Blue light emitted by smartphones and computers accelerates aging

Blue light emitted by smartphones and computers accelerates aging
Blue light emitted by smartphones and computers accelerates aging

posted on 01/09/2022 06:00


(credit: Wikimedia Commons/Disclosure)

With the excessive use of electronics such as cell phones and TV and computer screens, people are exposed practically all day to the blue light emitted by these devices. Studies have already shown an association between this type of radiation and obesity and psychological problems. Now, new research suggests that basic cellular functions may be affected by it. One of the direct effects is aging, says the article published in the journal Frontiers in Agin.

“Excessive exposure to blue light from everyday devices can have harmful effects on a wide range of cells in our body, from skin and fat cells to sensory neurons,” Jadwiga Giebulowicz, from the Department of Health, said in a statement. Integrative Biology at Oregon State University in the United States and senior author of the study.

“We are the first to show that levels of specific metabolites — chemicals essential for cells to function properly — are altered in fruit flies exposed to blue light. Our study suggests that avoiding excessive exposure to blue light may be a good strategy anti-aging,” said Giebultowicz.

Previously, the same group of researchers showed that when exposed to blue light, fruit flies, known as fruit flies, activate stress-protective genes. Those kept in constant darkness lived longer.

Metabolites

To understand why high-energy blue light is responsible for accelerating aging in fruit flies, the researchers compared the levels of metabolites in fruit flies exposed to this type of radiation for two weeks with those kept in complete darkness. In the first case, there were significant differences in substances measured in brain cells.

In particular, the scientists found that levels of the succinate metabolite increased, but those of glutamate were reduced. “Succinate is essential to produce the fuel for each cell’s function and growth. High levels of succinate after exposure to blue light can be likened to the gas being at the pump but not getting into the car,” explained Giebultowicz. “Another worrying finding was that the molecules responsible for communication between neurons, such as glutamate, are at their lowest level after exposure to blue light,” he said.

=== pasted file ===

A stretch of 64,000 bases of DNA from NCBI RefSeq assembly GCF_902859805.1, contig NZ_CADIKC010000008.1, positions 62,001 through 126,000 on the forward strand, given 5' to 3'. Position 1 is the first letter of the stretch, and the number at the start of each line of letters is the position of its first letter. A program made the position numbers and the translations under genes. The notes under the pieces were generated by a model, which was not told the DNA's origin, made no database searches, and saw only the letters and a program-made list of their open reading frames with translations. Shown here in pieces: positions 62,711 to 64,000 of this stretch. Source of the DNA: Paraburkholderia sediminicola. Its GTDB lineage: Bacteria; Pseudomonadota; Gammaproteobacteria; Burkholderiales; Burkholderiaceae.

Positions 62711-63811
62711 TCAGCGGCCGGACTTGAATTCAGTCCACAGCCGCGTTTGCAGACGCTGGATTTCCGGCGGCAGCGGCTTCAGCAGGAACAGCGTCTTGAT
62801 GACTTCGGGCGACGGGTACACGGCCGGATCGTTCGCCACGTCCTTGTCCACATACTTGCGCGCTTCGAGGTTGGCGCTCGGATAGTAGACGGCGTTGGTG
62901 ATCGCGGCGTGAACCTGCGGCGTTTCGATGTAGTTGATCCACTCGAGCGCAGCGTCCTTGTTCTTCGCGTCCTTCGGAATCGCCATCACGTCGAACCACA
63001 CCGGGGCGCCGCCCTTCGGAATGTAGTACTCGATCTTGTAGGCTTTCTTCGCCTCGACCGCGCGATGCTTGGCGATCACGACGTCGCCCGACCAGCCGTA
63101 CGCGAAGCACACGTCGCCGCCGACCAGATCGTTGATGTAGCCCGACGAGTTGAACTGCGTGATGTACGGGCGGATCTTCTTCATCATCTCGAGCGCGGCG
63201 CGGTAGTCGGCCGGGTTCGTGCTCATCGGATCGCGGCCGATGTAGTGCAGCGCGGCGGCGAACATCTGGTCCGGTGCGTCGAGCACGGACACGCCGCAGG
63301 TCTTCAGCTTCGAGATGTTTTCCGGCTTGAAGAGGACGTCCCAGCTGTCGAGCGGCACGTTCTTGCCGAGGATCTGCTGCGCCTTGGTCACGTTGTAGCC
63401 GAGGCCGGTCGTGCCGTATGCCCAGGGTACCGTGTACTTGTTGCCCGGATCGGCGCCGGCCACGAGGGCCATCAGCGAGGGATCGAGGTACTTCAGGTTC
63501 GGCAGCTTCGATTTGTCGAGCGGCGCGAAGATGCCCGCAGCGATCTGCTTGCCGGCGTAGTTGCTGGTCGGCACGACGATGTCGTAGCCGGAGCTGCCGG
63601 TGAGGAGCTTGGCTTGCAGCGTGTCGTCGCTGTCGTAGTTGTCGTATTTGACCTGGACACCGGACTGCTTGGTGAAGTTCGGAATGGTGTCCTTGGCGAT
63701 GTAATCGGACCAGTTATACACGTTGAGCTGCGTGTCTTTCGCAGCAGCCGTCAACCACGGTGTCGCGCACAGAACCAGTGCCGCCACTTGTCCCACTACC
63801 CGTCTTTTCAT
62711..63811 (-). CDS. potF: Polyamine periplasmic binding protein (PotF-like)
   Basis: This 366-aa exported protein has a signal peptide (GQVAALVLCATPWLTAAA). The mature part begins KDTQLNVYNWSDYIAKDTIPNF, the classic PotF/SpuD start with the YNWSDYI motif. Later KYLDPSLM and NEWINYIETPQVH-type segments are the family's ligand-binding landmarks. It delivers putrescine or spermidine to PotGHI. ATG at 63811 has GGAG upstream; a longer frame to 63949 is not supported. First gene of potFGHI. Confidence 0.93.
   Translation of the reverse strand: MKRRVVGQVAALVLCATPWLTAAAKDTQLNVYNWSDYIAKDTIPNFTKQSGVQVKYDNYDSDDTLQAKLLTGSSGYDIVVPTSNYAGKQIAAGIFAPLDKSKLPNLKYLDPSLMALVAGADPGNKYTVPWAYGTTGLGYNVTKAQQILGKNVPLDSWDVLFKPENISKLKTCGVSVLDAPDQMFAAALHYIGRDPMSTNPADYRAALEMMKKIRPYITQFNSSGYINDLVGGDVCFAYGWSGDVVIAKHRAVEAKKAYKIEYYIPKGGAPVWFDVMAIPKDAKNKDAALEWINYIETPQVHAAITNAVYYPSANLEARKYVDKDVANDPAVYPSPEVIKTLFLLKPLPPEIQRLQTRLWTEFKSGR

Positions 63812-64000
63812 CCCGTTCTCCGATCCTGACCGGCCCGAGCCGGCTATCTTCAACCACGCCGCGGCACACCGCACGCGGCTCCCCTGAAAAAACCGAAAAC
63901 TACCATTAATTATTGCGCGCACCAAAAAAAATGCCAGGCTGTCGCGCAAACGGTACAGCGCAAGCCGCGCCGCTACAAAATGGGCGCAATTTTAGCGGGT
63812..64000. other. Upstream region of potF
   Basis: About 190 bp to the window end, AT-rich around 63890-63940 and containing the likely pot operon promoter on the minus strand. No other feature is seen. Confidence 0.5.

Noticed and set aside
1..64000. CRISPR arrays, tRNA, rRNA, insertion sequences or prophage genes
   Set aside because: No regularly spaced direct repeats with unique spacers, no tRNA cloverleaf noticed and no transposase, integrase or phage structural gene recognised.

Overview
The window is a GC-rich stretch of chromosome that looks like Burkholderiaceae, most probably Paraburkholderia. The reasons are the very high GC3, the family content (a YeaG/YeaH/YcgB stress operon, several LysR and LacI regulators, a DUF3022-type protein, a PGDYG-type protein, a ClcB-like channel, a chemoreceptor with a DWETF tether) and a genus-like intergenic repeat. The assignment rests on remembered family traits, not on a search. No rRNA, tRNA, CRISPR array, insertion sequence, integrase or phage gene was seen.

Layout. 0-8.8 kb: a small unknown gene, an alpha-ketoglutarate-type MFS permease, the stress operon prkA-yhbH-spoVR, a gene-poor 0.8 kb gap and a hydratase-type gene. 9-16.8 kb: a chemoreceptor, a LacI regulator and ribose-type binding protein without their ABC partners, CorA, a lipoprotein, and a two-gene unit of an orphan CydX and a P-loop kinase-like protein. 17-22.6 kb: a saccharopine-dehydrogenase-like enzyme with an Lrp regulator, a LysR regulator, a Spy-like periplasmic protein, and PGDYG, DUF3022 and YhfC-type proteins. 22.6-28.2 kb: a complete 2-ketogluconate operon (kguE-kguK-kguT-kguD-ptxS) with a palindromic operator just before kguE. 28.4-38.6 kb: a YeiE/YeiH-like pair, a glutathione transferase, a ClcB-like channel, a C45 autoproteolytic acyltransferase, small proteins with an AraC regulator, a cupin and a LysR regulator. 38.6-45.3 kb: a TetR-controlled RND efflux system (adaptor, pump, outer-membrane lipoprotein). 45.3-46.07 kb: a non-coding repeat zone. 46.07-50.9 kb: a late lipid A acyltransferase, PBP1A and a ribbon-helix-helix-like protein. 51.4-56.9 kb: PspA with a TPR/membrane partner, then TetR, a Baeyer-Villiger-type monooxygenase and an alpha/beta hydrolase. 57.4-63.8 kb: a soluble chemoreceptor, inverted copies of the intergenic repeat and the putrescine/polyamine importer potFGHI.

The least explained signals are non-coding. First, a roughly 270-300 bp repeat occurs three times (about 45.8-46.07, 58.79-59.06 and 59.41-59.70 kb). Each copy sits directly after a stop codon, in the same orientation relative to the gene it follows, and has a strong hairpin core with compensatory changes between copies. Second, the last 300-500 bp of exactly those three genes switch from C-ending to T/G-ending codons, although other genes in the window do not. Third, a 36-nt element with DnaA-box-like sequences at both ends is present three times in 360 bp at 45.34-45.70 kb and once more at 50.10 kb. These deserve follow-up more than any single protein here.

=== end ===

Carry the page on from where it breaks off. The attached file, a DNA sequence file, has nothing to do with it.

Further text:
The changes suggest that the cells are operating at a suboptimal level, and this could cause their premature death, as well as accelerating aging. Future work will study the effects directly on humans. According to ophthalmologist Nubia Vanessa, from the CBV-Hospital de Olhos and the Department of Health of the Federal District, it is possible that the effects are the same. “All of the blue light-altered metabolites in the study are common to both fly and human cells. Therefore, it is possible that prolonged exposure to blue light could have similar, albeit more subtle, effects on skin, subcutaneous fat, and other cells in humans.” , he pointed out.

The doctor warned that excessive exposure to this type of radiation can affect eye health. “It can affect vision because there is the production of free radicals that alter ocular metabolism, favoring aging. With this, age-related macular degeneration, cataracts and other corneal changes can occur”, she said.

In addition to reducing the time of use of electronics, Nubia Vanessa advised the use of filters and recommended opting for the black background in the equipment, which reduces the effects of blue light. “Always try to be in bright environments, to reduce eye stress and, if possible, do not use the computer at bedtime”, added Maisa Kairalla, a geriatric doctor at the Federal University of São Paulo (Unifesp) and the Brazilian Society of Geriatrics. and Gerontology.

The article is in Portuguese

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